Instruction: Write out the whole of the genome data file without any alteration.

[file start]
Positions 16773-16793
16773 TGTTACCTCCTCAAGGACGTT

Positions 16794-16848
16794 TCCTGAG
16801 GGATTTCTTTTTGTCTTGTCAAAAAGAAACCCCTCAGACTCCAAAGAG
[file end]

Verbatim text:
Positions 16773-16793
16773 TGTTACCTCCTCAAGGACGTT

Positions 16794-16848
16794 TCCTGAG
16801 GGATTTCTTTTTGTCTTGTCAAAAAGAAACCCCTCAGACTCCAAAGAG